Mathes: Seeking a therapist

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When starting the search for a therapist, there are many things to consider doing before choosing the right person for you. There are things you should research, questions you should ask and information you need to know before you can say with absolute finality that this therapist is your match.

In the past, I’ve used websites such as psychologytoday.com to find information about psychologists in my area. It’s a great resource for people starting out in a new place with no prior information about the mental health professionals in their surrounding environment. You can search for psychologists and psychiatrists alike, or you can find a psychologist and ask them to refer you to a psychiatrist for medication distribution; many psychologists have people to refer you to in the network of professionals.

Finding a person’s name on a website isn’t the only thing to do though. You want to make sure they take your insurance so that you’re not paying astronomical amounts of money for their services. You also want to contact them and ask them questions, almost like an interview.

For anybody who is nervous about this process or has never done this before, some questions you might consider asking could be about their specializations in psychology, such as PTSD, OCD, anxiety/depression, etc. Every psychologist has a specialty in some category of psychology and you need to find the person who knows how to handle those issues.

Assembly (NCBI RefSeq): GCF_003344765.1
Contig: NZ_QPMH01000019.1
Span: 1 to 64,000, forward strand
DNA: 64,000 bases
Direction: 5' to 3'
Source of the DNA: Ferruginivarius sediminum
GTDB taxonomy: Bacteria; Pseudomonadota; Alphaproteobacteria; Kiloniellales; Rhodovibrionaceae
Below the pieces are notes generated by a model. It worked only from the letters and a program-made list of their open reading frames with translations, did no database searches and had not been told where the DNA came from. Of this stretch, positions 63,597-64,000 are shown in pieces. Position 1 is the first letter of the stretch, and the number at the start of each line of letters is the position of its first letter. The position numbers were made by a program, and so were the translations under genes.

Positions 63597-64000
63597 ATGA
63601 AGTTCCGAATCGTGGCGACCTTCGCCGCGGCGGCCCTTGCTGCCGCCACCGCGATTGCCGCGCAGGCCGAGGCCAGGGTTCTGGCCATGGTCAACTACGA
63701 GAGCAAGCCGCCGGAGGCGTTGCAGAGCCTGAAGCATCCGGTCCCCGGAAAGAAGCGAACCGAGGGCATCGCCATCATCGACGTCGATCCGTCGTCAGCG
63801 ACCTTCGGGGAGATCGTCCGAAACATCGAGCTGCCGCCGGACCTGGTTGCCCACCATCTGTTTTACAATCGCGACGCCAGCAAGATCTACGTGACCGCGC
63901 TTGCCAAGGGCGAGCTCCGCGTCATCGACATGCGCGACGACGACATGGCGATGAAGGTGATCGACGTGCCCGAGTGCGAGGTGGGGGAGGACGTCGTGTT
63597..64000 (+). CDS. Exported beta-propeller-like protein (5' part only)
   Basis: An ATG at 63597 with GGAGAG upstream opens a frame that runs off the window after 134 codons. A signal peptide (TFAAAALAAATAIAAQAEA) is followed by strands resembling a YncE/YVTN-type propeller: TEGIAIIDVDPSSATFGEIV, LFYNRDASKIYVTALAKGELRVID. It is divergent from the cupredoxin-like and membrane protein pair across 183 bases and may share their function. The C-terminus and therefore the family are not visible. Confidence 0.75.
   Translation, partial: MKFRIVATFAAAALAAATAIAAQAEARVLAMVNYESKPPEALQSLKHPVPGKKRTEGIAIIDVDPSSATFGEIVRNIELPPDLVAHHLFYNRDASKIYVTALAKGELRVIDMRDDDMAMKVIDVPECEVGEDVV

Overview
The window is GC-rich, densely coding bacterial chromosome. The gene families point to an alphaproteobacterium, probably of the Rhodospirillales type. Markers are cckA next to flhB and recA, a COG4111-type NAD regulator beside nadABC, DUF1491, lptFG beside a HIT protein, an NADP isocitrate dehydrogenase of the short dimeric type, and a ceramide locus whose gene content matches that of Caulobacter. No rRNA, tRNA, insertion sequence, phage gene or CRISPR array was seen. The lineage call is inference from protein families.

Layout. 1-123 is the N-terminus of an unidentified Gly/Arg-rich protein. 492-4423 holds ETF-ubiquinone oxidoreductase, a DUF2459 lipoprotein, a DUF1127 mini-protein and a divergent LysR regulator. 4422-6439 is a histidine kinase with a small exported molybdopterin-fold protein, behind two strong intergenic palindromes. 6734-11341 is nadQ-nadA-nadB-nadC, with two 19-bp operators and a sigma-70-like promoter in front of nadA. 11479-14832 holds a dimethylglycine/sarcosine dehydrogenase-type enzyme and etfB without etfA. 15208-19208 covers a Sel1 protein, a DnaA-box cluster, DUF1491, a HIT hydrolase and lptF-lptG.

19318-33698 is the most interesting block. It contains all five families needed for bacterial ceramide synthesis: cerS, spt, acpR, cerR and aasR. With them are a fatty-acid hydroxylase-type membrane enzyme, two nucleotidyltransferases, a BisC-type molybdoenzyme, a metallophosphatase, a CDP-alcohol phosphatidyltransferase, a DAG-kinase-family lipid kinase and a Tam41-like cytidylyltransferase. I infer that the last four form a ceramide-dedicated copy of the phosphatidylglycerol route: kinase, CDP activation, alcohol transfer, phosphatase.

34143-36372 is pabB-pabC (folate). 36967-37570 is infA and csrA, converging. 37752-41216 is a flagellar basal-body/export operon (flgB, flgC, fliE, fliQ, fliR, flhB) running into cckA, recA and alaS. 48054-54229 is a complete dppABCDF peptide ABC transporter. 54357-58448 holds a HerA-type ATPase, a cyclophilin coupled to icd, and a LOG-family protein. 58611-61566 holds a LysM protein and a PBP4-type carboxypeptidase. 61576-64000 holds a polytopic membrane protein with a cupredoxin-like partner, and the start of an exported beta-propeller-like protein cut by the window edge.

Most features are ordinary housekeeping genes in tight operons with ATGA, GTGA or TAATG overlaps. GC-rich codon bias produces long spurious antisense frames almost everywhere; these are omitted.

Another question you might ask is: What kind of therapeutic techniques do they use? If you are new to this, you would be surprised by how many different kinds of therapy there are and which ones help best with which mental health issues. Ask them to explain the process of each one so that you better understand their psychologist lingo and what the therapy would include.

I’ve been subjected to dialectical behavioral therapy, cognitive behavioral therapy, emotion-focused therapy, group therapy, mindfulness therapy and many others. To a lot of you, this means absolutely nothing, but this is just an example of some of the many types of therapy out there. You have to find the right one for you.

After asking all of your questions, find out if there’s a way you can go for an initial counseling session with this therapist and make sure there are no strings attached to the meeting. If you don’t click with the person, they aren’t right for you and you shouldn’t try to force the relationship.

You know how people click with friends or significant others and you just know that you fit? That’s the same feeling you should have with your therapist and if it isn’t there at the first meeting, you probably won’t be able to establish it down the road.

Make sure to gather as much information as you need/want in order to make the right choice for you and even ask for referrals from friends or family members to see if they know anybody you might like to see.

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